Following the revelation that Rodgers had tested positive came the revelation that Rodgers has been unvaccinated all this time. If you were someone who believed he was, in fact, vaccinated, you were one of many who were deceived by his comments about vaccines in late August. Ryan Wood of the Green Bay Press-Gazette asked Rodgers, seemingly point-blank, if he was vaccinated and what his stance on vaccinations was. Rodgers responded flippantly, noting, “Yeah, I’ve been immunized.” He added, “There are guys on the team that haven’t been vaccinated. I think it’s a personal decision. I am not going to judge those guys. There are guys who have been vaccinated that contracted COVID. It is an interesting issue that I think we are going to see play out over the entire season.”
Look at us now.
You almost have to hand it to Rodgers — that he could so easily deceive the masses with such a casual, straight-laced response that made it seem almost impossible for him to be unvaccinated. The only person I’ve seen who had it right from the start is Michael Smith, who on August 27 carved up Rodgers’ “I’ve been immunized” comment like a Thanksgiving turkey, and deserves a bit of a victory lap. (Disclaimer: Michael Smith is my boss. I am not merely saying this because he pays me. He nailed it.)
Being “immunized” can mean dozens of things, and it often means different things to different people. There are some who believe that, because they’ve contracted Covid-19 before and “been fine,” they are thus immune or at least temporarily immune from contracting and spreading the disease in the future. Others believe that injecting bleach into one’s system will do the trick; I imagine their tombstones read, “Take that, ‘Rona, you couldn’t kill me ‘cause I took care of that myself!”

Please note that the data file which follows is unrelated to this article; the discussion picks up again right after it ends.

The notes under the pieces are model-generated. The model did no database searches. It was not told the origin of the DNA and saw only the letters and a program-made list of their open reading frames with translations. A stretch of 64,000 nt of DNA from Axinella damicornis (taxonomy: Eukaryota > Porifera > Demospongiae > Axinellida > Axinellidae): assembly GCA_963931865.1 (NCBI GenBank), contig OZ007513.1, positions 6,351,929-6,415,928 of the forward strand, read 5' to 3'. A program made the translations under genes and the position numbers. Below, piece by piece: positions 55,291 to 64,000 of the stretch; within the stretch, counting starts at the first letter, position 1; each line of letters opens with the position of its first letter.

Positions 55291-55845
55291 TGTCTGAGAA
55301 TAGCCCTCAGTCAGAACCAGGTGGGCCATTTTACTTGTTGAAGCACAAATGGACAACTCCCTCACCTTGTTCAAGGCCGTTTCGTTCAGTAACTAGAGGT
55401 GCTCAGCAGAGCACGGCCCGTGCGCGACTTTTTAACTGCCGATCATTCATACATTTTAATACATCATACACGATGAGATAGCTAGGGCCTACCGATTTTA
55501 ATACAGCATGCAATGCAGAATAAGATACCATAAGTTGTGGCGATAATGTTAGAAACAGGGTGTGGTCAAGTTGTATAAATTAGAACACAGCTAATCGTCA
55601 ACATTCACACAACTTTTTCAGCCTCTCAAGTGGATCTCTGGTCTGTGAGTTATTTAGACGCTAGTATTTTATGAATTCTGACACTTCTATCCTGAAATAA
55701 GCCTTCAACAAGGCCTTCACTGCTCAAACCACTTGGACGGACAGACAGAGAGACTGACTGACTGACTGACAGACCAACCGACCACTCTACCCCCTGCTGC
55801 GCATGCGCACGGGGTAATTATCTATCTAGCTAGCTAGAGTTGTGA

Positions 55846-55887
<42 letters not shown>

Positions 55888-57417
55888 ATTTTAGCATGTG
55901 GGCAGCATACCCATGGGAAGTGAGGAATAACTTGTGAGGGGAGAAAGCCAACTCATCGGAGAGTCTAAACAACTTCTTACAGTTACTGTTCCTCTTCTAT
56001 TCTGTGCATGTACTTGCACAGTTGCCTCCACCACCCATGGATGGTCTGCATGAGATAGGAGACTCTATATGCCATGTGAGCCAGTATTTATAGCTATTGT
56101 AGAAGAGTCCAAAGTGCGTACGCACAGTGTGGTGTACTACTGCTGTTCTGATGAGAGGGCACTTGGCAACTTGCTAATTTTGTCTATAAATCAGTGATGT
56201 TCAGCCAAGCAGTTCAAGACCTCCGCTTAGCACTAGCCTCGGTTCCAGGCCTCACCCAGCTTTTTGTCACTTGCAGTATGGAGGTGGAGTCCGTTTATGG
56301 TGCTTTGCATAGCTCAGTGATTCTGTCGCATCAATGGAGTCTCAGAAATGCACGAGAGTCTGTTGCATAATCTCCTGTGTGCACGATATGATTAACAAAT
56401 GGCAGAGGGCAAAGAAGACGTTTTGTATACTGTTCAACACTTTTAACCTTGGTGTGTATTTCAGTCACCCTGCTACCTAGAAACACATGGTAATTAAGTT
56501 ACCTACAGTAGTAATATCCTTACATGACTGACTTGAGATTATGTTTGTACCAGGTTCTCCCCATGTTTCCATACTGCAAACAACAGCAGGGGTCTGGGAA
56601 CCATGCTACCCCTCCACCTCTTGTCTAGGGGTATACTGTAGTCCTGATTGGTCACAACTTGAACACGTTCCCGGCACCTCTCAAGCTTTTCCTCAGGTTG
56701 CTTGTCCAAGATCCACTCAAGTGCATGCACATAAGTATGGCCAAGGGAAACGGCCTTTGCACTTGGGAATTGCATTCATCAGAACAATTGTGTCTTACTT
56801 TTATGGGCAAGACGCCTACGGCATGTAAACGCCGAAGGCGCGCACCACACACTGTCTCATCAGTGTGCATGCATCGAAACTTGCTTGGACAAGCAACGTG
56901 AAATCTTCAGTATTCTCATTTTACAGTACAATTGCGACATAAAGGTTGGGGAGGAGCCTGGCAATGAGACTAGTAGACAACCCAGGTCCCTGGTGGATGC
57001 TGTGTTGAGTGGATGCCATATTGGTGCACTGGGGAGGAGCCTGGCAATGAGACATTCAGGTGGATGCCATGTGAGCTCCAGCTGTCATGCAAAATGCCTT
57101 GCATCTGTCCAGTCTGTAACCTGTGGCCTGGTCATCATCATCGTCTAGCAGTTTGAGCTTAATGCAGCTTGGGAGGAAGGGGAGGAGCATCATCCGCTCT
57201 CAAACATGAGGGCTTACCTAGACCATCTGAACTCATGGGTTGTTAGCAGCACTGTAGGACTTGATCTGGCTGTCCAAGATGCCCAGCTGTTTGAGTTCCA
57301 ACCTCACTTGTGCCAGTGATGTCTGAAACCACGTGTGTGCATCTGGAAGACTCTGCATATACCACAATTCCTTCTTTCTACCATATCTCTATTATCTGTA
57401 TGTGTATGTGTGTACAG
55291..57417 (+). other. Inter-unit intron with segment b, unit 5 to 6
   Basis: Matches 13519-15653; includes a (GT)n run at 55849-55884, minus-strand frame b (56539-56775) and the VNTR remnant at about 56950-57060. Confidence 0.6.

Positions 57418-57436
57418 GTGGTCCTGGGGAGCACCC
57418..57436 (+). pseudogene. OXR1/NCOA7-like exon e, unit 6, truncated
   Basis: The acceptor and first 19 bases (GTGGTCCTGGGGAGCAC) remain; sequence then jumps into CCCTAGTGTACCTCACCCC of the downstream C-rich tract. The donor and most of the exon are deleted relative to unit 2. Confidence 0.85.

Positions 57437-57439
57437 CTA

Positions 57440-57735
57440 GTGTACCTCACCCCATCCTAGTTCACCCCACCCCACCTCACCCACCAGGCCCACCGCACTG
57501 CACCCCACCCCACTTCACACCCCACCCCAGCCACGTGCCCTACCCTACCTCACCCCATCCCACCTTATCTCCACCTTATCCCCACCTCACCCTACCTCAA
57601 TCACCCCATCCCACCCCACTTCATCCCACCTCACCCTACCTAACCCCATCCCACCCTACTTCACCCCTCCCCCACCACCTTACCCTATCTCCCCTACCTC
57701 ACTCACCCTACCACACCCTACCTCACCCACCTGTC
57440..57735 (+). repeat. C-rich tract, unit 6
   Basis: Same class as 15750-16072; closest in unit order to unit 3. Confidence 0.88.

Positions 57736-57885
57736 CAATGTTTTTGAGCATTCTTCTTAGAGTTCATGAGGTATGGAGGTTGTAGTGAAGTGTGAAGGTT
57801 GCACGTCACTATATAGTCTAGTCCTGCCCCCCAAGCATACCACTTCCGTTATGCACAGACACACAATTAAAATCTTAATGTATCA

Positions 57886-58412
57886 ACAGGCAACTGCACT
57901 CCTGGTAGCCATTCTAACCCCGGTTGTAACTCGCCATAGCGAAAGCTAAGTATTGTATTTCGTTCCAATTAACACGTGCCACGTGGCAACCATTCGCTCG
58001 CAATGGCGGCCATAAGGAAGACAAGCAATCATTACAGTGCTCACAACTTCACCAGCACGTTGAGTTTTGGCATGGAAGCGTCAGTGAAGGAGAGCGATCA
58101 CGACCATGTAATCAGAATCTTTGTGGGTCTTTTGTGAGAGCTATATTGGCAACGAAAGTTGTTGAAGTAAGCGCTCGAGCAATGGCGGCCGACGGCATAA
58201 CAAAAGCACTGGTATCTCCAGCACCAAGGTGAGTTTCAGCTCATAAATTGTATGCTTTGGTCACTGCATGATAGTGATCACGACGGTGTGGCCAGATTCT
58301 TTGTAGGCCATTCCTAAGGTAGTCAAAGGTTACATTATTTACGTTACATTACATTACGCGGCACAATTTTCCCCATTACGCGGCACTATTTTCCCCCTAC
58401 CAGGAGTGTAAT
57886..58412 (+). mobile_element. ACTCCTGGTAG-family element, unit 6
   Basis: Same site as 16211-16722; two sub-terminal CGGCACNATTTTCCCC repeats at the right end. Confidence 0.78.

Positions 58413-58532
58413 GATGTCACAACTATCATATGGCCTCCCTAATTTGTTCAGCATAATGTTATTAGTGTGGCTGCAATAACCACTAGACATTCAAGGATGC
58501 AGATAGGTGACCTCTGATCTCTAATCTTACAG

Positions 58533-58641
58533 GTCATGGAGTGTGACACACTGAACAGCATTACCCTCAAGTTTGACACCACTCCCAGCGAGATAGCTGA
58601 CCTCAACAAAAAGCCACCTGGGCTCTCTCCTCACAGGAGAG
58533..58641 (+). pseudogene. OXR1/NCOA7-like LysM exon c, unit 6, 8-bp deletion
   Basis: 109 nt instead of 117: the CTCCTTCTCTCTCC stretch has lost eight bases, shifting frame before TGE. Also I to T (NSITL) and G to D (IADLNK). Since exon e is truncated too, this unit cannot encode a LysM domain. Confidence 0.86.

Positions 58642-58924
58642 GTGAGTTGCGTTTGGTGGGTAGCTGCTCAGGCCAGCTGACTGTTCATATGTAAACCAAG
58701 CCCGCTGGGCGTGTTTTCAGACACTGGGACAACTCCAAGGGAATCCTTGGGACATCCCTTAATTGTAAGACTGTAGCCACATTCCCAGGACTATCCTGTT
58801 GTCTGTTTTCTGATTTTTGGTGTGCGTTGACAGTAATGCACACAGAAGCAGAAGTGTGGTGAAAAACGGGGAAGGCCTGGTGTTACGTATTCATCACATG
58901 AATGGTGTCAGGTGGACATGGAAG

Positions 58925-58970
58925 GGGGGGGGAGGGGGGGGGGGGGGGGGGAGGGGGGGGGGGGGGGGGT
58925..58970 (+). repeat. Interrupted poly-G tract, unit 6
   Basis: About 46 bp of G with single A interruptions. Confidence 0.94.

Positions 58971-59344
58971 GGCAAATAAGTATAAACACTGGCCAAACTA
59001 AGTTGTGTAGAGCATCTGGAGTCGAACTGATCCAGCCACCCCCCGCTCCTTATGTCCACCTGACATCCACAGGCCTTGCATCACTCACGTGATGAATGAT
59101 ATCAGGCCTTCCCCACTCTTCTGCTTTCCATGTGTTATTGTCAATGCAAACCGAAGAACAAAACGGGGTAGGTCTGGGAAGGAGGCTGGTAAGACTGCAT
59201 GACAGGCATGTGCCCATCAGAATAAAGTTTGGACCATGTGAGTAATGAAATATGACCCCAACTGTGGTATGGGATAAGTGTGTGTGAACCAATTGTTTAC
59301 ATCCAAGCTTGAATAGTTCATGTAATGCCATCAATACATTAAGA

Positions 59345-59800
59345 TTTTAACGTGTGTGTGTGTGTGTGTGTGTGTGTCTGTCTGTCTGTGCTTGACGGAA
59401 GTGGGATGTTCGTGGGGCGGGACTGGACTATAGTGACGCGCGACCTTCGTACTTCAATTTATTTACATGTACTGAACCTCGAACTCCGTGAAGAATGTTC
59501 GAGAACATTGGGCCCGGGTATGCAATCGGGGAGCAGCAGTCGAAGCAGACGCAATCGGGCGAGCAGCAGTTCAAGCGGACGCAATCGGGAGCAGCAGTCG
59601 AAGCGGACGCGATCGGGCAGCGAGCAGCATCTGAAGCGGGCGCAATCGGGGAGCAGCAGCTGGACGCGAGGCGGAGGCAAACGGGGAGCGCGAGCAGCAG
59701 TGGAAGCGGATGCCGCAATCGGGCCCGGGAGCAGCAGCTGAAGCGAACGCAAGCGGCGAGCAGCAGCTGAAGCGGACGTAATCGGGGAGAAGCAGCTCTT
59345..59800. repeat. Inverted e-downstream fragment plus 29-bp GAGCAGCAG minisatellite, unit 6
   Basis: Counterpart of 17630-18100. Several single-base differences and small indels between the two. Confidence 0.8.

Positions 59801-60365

But Rodgers went a different route. As ESPN’s Rob Demovsky reported, “Rodgers petitioned the NFL to have an alternate treatment that he underwent before he returned to the Packers that would allow him to be considered the same as someone who received one of the approved vaccinations.” Apparently, there was a lengthy back and forth before the league decided that whatever TB-12 — or AR-12, for that matter — smoothie Rodgers wanted to conjure up in a blender wasn’t going to work for them, therefore ruling that Rodgers would still be considered unvaccinated. Great! Good cognitive reasoning on the NFL’s part. If I didn’t get the shot — two of them, in fact, with a third on the way in four short days — I would also be considered unvaccinated.
Why? BECAUSE I WOULDN’T HAVE BEEN VACCINATED BY A VACCINE IN MY ARM WHERE VACCINES TEND TO GO.
Rodgers lied and has been lying, albeit not vocally, for months since that initial press conference. Rodgers said he’d been immunized — that’s fine, and perhaps not a fib, in his mind. But he knew what he was doing when he said that, and whether or not he believed he was being deceitful is entirely beside the point. If you look back as far as the preseason, Rodgers has frequently been on the sidelines without a mask and has neglected to wear a mask to news conferences, which are conducted indoors at the Packers facility. He also recently attended an indoor Halloween party, where he went without a mask. Rodgers has reportedly complied with the league’s daily testing regimen for unvaccinated players, but it’s not clear whether or not he has traveled separately from his team to away games, nor if he had stopped eating/meeting with teammates off the field, unless masked. Those are both requirements for players who are not vaccinated.
We’re already so deep into these weeds, so let’s just keep on wading: today, Rodgers made his weekly appearance on The Pat McAfee Show to discuss, predictably, the mess he’s created for himself, and for his team. He noted that:
He is "in the crosshairs of the woke mob right now," and that “before my final nail gets put in my cancel culture casket, I'd like to set the record straight on so many of the blatant lies out there."
He is "somebody who's a critical thinker."
He did his own research (which is another way of saying, “I’m anti-vax”.)
He is concerned about vaccines causing sterility.
He feels we should be considering the following: "What about my body, my choice? What about making the best decision for my circumstance?"
He feels we should also be considering the following: "This idea that it's the pandemic of the unvaccinated, it's a just a total lie… If the vaccine is so great, then how come people are still getting covid and spreading covid?"